Unfortunately, the album that was supposed to mark his return--Other Roads--ended up prompting the second hiatus, albeit inadvertently. “I started working on that album in probably ’85 or ’86,” he recalls, “and in that time period a whole new regime had come into my record company, CBS Records at the time. I didn’t know the president or the CEO. Well, I delivered my album as I always had, and then we got a reply saying, ‘There are no singles on this record. Go in and cut five or six more tracks.’ I was dumbfounded.”

Scaggs, who had never had any of his albums rejected before, was at an impasse. “Of course, the choice was either cut some more tracks or let them throw the record away. Literally, they’ll trash it. They’re big enough and powerful enough, and they’ve got other records to work. So we cut some more tracks, wrote some more stuff, and in the end we ended up using some remixes and cutting some new tracks with a new producer. Then I went back to the original producer, and we cut another track. The album ended up being just a sort of hodge-podge, and I left the label.”

Eventually, however, just as it was a record company that convinced him to resume his retirement, it was another record company that wooed him back. Since signing with Virgin Records in ’94, Scaggs has recorded Some Change and Come On Home (’97), the latter primarily a collection of the kind of blues and R&B oldies that made up the bulk of Scaggs’ live repertoire during the ’80’s. Like such pre-Silk Degrees albums as Slow Dancer and My Time, the Virgin albums featured meticulous, top-notch studio work but generated more in the way of positive reviews than they did in the way of revenue.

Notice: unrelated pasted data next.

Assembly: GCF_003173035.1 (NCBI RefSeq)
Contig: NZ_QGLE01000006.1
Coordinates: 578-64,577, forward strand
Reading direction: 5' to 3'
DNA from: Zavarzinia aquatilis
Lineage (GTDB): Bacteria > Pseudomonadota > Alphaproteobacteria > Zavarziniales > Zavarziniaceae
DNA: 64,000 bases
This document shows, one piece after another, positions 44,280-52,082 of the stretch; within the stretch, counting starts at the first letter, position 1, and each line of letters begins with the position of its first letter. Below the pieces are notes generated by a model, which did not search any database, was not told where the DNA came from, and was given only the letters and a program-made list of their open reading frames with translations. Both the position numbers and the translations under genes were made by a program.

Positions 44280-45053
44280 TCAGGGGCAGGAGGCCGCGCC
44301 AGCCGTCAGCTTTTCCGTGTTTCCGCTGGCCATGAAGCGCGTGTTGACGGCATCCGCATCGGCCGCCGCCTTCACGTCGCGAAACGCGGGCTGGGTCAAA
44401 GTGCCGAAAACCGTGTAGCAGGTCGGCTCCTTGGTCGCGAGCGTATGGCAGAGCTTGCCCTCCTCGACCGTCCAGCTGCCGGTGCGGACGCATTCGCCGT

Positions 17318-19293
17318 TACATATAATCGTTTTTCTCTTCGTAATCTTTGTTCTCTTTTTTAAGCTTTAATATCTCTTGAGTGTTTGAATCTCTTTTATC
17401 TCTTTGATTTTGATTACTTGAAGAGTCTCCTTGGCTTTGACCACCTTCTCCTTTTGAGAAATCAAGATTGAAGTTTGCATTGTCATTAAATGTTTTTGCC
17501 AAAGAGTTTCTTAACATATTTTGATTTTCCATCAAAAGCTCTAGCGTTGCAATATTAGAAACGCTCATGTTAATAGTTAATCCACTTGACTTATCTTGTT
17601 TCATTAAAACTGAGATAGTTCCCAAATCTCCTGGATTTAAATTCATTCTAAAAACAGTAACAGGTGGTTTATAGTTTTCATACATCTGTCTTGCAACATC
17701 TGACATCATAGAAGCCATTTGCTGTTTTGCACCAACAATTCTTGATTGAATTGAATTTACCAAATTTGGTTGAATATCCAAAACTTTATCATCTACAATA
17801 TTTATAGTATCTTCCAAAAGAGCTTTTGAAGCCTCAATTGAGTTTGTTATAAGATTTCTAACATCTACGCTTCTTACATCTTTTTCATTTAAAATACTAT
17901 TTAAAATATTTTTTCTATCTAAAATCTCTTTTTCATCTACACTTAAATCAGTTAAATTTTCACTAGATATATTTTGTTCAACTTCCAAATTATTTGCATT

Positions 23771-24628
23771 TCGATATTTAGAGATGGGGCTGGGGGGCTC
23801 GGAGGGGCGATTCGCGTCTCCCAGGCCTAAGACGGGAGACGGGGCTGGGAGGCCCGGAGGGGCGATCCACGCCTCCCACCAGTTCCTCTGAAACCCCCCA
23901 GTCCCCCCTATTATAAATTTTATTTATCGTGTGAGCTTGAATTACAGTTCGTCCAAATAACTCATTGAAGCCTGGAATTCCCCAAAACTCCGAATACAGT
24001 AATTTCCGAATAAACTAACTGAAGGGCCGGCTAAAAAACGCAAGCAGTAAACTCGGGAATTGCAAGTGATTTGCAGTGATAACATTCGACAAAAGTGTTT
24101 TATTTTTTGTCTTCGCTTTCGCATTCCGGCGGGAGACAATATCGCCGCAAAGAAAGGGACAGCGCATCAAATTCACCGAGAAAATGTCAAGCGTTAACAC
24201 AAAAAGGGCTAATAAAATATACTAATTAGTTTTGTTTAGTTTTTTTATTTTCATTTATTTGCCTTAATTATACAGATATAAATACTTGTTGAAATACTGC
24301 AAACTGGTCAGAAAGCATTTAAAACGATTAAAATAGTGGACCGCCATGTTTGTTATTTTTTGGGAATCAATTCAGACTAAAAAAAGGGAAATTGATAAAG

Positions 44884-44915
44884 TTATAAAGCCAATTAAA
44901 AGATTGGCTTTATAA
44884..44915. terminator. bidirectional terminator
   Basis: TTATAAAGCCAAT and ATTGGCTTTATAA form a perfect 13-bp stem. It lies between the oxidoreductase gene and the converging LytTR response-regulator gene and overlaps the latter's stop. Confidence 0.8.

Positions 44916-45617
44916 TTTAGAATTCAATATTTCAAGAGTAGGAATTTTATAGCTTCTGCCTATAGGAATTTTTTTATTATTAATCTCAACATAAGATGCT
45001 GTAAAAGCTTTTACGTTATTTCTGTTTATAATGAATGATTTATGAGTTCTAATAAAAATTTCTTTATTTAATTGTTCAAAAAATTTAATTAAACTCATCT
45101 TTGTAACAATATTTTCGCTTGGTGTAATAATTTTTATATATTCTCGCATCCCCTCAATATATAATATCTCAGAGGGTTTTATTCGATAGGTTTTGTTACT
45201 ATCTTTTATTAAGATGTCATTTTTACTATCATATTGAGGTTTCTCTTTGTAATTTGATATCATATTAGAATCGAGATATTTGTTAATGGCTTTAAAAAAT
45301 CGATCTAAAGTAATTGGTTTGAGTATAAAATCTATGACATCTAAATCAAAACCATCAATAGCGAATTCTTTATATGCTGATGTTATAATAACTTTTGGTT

Still, Scaggs has nothing but praise for Virgin, who in addition to giving him free reign in the studio (“They’re probably the last label left in the world that does that,” he says) have also gotten behind the new album in a big way, releasing both a regular edition and a deluxe cloth-bound edition containing the audio disc and an image-enhanced DVD-friendly version. “To find a label,” says Scaggs, “that genuinely likes a record and believes in it and is willing to put their resources behind it makes a lot of difference.”

So does patience, or so one would think. After all, it’s not every superstar who can wait six-to-eight years between records for the sake of a principle. Surprisingly, Scaggs does not consider patience to be one of his virtues. “Patience was a good part of the process of making Dig,” he admits, “but I wouldn’t call myself a very patient person. It doesn’t come easy, or naturally, to me sometimes. I’m a perfectionist, but I like to work really fast, and I think that’s another thing that has to do with how these things come out.”

As far as Scaggs’ fans are concerned, of course, as long as “these things” keep coming out at all--and as long as they’re as good as Dig--the nomenclature can be settled later.